If a character or a piece of art gets held up like an idol for worship, it creates that us-versus-them friction. “Either love the thing we do the same way we do, or you’re nothing like us.”

A character or work held up as a mirror offers a chance to see yourself.

Going back to The Last Jedi, I love the ending of the film so much. A stable boy seen earlier in the film shows a small ability to use the force, and looks to the night sky, holding a broom as an imagined sword.

BTW his name is Temiri Blagg, because every being in every shot of every Star War has a name.

His brief contact with the Resistance gave him an opportunity to imagine himself as something more. The movie ending on this minor character in a moment of reflection seems to call out to the viewer: Don’t mourn the passing of your heroes—prepare to step into their shoes.

Put another way, “If you meet the Buddha on the road, kill him.

The Stop Doomscrolling Shortcut

In looking for simple ways to help stay more mindful, I made an iOS shortcut for when I catch myself doomscrolling.

The problem I have comes when I realizing I’m just doomscrolling, but can’t move myself away. So I gave myself a clear next thing to do whenever I find myself in that spot.

The setup for the shortcut.

The part about it that makes it simple for me: I can just tell Siri the thing I want to do.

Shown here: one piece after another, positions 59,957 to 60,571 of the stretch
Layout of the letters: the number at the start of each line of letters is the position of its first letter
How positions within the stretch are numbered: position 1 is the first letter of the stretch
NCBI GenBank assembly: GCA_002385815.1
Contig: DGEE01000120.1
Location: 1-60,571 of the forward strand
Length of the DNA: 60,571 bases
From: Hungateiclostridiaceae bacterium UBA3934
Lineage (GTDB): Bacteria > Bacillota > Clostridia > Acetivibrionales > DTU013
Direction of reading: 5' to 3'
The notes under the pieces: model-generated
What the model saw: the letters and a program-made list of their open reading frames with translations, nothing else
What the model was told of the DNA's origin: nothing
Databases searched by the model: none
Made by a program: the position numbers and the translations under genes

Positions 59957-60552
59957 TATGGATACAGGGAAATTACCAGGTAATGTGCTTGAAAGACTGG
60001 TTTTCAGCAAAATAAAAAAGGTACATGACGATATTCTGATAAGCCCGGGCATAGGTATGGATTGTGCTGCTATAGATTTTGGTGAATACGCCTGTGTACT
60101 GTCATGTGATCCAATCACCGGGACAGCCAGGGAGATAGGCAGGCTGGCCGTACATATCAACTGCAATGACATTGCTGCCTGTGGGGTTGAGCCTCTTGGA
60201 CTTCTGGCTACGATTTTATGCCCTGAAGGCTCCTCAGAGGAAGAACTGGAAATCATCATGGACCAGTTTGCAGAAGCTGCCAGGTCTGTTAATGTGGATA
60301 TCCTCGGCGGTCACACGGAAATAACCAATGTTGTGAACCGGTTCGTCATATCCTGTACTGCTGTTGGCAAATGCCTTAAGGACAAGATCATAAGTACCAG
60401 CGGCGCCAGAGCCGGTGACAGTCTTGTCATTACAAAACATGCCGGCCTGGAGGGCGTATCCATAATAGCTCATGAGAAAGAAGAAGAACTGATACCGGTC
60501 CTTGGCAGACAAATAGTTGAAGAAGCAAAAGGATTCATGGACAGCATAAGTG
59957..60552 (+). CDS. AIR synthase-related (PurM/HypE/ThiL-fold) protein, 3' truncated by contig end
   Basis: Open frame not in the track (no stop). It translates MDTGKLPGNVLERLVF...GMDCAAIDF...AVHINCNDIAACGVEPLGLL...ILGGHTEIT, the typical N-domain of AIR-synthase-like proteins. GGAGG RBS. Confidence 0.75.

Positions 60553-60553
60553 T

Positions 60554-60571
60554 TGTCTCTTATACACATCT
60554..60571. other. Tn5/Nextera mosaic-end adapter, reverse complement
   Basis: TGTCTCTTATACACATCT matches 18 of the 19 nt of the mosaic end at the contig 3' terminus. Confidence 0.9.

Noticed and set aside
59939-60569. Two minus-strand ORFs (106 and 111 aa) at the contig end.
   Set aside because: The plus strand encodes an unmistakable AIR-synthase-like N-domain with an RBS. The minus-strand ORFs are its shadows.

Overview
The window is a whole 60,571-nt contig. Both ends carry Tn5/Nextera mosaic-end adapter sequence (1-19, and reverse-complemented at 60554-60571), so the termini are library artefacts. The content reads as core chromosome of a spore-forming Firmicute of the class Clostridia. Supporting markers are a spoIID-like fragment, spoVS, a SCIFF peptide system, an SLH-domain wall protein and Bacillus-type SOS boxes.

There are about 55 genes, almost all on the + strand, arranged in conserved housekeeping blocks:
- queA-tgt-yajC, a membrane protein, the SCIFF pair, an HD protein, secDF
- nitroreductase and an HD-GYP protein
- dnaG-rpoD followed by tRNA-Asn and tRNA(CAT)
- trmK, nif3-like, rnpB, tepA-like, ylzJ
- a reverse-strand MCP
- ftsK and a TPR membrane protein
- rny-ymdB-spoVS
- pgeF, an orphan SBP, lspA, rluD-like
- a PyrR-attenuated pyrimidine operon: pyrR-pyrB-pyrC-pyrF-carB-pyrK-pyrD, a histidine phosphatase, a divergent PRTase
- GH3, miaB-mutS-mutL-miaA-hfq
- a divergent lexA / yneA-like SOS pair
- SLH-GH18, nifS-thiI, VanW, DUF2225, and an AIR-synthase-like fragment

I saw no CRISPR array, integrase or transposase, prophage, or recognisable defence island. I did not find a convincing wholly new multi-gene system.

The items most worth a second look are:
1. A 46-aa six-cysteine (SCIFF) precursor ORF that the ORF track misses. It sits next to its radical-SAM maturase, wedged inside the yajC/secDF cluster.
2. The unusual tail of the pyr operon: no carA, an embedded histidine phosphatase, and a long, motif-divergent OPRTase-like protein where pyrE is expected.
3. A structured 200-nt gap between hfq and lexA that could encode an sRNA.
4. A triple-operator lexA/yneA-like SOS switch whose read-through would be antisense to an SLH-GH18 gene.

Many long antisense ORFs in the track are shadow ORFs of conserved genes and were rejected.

Then, I get this:

DND Lock Screen photo taken at a bookshop/cafe in Reykjavik.

Three things happen to disrupt the doomscrolling paralysis:

  1. The phone is locked, pulling me out of whatever app I was in.
  2. Do Not Disturb turns on for a short period giving me a moment to step back and think about what I want to do instead.
  3. A Notification prompts me with a question to consider.

Maybe this will be an effective countermeasure for me?

Filling a void

“I was never addicted to one thing, I was addicted to filling a void within myself with things other than my own love.”

Yung Pueblo (via Swiss Miss)

It’s easy to say that it’s falling down a rabbit hole on Twitter. Or following a chain of recommended videos on YouTube.

Planning out a new keyboard build when I don’t actually need another one. Thinking through a new task management system when the old one would work fine if I used it instead of ignoring it to seek out something better.

But it’s all just filling time instead of using it.

Looking for something that’s already there, like a person with their glasses perched on top of their head.

My therapist keeps asking “What would it look like if you accepted yourself?” I haven’t had a good answer.

But I think what it wouldn’t look like is this dopamine-seeking loop. Hungry for something outside myself, but never really feeling full.

I always have a better day when I’m in the moment, with myself, paying attention and acknowledging what I care about.

But it’s often easy to let that slip. Not just because of how easy it is to find distraction, but how quickly the impulse to evade the present moment can take hold.

I would like to learn to be better at accepting the discomfort of the moment without having to expect that the result will be positive. That the outcome isn’t what gives something its value, but that the effort itself holds value.

And maybe that can help fill that void.